Waiting for the Prince Charming: Fixed-Term Contracts as Stopgaps

By Normann Rion

http://d.repec.org/n?u=RePEc:hal:wpaper:halshs-02331887&r=dge

In this paper, I build a simple Mortensen-Pissarides model embedding a dual labor market. I derive conditions for the existence of an equilibrium with coexisting strongly protected open-ended contracts and exogeneously short fixed-term contracts. I also study dynamics after a reform on employment protection legislation. Temporary contracts play the role of fillers while permanent contracts are used to lock up high-productivity matches. High firing costs favor the emergence of a dual equilibrium. Employment protection legislation encourages the resort to temporary employment in job creation. This scheme is intertwined with a general-equilibrium effect: permanent contracts represent the bulk of employed workers and a more stringent employment protection reduces aggregate job destruction. This pushes down unemployment and in turn reduces job creation ows through temporary contracts. The model is calibrated to match the French labor market. Policy experiments demonstrate that there is no joint gain in employment and social welfare through reforms on firing costs around the baseline economy. The optimal policy consists in implementing a unique open-ended contract with a strong cut in firing costs. Increases in firing costs within a dual labor market lead to a sluggish adjustment, while large cuts in firing costs lead to a quick one. The adjustment time of the labor market is highly non-monotonous between these two extremes. Policy-related uncertainty significantly strengthens fixed-term employment on behalf of open-ended employment. Considering extensions, I draw conclusions on the inability of a large class of random-matching models to mimic the distribution of temporary contracts’ duration while maintaining possible the expiring temporary contracts’ conversion into permanent contracts.

This is a very cool paper that highlights one of the major ills of the French labor market and what to do about it. However, as the paper nicely demonstrates, the transition dynamics are important. In particular, some reforms involve a temporary increase in unemployment, and we all now how difficult transitions work out in France.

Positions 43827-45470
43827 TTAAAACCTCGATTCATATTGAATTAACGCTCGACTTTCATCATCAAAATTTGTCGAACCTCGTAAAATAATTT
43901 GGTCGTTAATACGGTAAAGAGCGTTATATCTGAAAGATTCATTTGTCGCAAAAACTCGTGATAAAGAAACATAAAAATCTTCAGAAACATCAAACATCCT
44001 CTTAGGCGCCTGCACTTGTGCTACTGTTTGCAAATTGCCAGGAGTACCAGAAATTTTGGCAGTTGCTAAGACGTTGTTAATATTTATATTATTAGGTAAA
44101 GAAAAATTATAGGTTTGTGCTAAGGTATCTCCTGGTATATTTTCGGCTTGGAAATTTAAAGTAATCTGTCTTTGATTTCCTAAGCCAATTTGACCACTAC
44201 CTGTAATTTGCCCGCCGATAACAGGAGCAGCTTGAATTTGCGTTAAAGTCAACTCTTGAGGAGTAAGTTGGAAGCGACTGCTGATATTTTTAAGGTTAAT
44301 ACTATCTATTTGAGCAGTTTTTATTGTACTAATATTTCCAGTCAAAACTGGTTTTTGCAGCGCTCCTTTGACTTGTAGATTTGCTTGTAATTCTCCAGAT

One Response to Waiting for the Prince Charming: Fixed-Term Contracts as Stopgaps

  1. Normann Rion says:

    Thank you very much for these very nice comments. In this paper, I tried to implemented the simplest extension of the classic Mortensen-Pissarides model which can embed both fixed-term and open-ended contracts. In the resulting model, fixed-term contracts serve as waiting stations, whereas open-ended contracts are lockers. When the meeting firm-worker pair’s quality is high, the best choice is too lock up the match through an open-ended contract which includes a firing cost. If the meeting firm-worker pair’s quality is intermediate, the stakeholders face a trade-off between going back to searching for a high-quality match or producing immediately. The fixed-term contract strikes a bargain between these two possibilities. Despite its triviality, the model is able to produce complex steady-state outcomes and dynamics to a change in institutions summed up in firing costs here. The main reason for this is the interaction of the latter mechanism and a general-equilibrium effect. The main lesson from this paper is that reforming a dual labor market implies high political costs in terms of transitions as well as steady-state values. In the case of the model, the parameters are known and it’s possible to reach a given target. In real life, it is not the case. Consequently, statut quo may be preferrable to a reform with unpredictable – and possibly disastrous – outcomes

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